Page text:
Derek Z said...

Wow, at 94 pounds, even vanilla extract must have an effect on you! I'm a skinny guy myself, so I know what you mean about the effects of alcohol. It's a shame, really, that I don't drink to get drunk, because I'm the perfect build for it!

TNWT said...

To give "Derek Z" a general overview of Norton wines: There are 213 Norton wineries today in 23 states. Finding that exceptional Norton wine is like kissing a lot of toads to find that prince(ss). After tasting now 104 different Norton wines from ten states, we have found a few (6?) exciting Nortons and a handful of other really good wine examples which vary annually due to production whims. Many people want instant wine gratification upon purchase, but here is where that does not work since most Norton wines need to be put away for several years, ~ something most people are not willing or able to do. To date, we've found only a few "drink now" Norton wines; as, Westphalia and Peaceful Bend in Missouri and Castle Gruen in Virginia. And wineries that hold back their wines four or five years also consequently charge you more for these wines (Stone Hill Cross J Norton as example). But not to discourage you in Norton wine purchases, you will enjoy even younger Norton wines if you let your bottles rest even for a few weeks after purchase (travel bottle shock) and make sure to let your Norton wine breathe for no less than 40 minutes before serving. Your first sip will smack you of malic acids (+ tannins), but quickly settle down with the second sip, etc. Depending on your travel location, do try the best Norton wines within the following states: White Oaks (AL); Mount Bethel (AR), Three Sister (GA); Century Farms (TN); Elk Creek (KY); Castle Gruen, *Cooper, DuCard, Chrysalis $$(VA); Stone Mountain Cellars (PA), Heinrichshaus, Stone Hill's Cross J, Montelle, Robller, Peaceful Bend and Westphalia (MO). Please do not compare this wine to California and European vinifera, it's truly an American wine which reflects our American culture. Doug Frost, a Kansas City wine writer and master sommelier expressed Norton wines best as "powerful, muscular, crazy intense in malic acid and capable of staining teeth or even wineglasses. [The wine is] probably something most drinkers have to learn to love, with its rough and rustic personality often evident." Another concern for many is the cost of Norton wines. Realize that grape production can be less than one third per acre with Norton grapes as compared to other grape yields because of its small size and extremely seedy fruit. There are other factors involved also, but generally expect to pay $18-$25 per bottle. Most less expensive Norton wines reflect anticipated quality, but here we also have some fine exceptions; as, Horton ($12-$15 VA), St. James ($8-15 MO), and White Oaks ($13 AL). Try to find Norton vineyards with older vines which combine well with more experienced Norton vintners. But here again, we have been pleasantly surprised with new Norton upstarts who make amazing blends to camouflage their young green Nortons. Do yourself a favor by enjoying Todd Kliman's novel-like-Norton biography, The Wild Vine, with a Norton wine in hand.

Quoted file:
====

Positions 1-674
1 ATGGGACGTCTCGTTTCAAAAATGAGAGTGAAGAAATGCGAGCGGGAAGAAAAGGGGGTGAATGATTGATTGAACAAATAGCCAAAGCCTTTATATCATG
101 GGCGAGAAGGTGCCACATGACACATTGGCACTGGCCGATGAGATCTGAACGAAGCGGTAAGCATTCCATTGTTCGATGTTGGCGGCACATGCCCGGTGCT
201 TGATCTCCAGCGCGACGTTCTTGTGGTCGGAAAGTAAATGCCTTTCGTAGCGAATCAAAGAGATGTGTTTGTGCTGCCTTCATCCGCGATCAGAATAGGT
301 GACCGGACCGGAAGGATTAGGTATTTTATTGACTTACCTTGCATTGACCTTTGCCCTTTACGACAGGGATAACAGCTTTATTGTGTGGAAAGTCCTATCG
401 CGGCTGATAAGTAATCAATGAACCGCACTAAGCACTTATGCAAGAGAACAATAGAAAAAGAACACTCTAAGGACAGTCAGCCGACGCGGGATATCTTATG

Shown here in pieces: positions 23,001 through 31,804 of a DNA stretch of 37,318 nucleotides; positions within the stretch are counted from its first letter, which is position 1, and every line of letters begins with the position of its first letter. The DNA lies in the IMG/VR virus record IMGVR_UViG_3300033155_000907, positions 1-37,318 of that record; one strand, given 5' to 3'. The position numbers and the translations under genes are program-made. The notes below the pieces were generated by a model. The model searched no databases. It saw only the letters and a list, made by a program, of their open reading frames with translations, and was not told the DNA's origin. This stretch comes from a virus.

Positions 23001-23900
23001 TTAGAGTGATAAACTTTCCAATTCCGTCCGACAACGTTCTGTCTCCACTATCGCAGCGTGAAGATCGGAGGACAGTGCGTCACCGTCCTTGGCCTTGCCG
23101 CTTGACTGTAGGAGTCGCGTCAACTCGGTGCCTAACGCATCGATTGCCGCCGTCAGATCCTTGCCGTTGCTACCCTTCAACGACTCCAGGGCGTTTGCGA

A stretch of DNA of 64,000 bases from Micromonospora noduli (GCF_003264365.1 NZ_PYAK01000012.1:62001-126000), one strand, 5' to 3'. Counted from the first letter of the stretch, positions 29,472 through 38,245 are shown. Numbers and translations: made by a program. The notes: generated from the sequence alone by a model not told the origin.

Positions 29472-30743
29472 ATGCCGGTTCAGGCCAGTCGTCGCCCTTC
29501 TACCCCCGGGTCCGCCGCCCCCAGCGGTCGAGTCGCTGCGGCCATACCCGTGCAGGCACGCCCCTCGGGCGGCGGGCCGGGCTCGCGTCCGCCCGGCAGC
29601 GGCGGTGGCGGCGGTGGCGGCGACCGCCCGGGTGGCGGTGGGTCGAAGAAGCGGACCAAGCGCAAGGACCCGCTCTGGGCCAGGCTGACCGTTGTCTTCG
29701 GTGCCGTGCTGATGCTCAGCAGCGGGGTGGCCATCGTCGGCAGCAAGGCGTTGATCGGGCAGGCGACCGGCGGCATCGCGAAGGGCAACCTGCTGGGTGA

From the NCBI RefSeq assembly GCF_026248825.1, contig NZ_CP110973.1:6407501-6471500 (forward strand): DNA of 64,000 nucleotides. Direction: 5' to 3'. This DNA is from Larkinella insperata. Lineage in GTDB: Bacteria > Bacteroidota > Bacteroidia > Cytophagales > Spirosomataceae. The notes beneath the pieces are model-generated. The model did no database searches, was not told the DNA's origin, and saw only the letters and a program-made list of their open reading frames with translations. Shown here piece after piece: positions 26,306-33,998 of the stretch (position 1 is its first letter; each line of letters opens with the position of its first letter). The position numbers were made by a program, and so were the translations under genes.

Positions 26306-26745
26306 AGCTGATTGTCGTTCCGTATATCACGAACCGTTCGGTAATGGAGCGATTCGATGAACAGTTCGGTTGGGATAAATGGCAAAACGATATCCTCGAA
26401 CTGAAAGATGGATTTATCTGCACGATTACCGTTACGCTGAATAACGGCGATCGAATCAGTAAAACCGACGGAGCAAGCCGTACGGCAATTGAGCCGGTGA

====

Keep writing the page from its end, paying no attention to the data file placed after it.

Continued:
Anonymous said...

Also check out www.missouriwine.org and www.nortonsays.com Cheers!

Derek Z said...

Wow. Many thanks, Norton Wine Travelers, for the in-depth recommendations — you and Allison make me feel like party to rare insider information! I've never even heard of several of your Missouri suggestions, but will see if I can get my hands on a bottle or two. A day trip down to central Missouri is especially tempting after seeing your review of the Westphalia.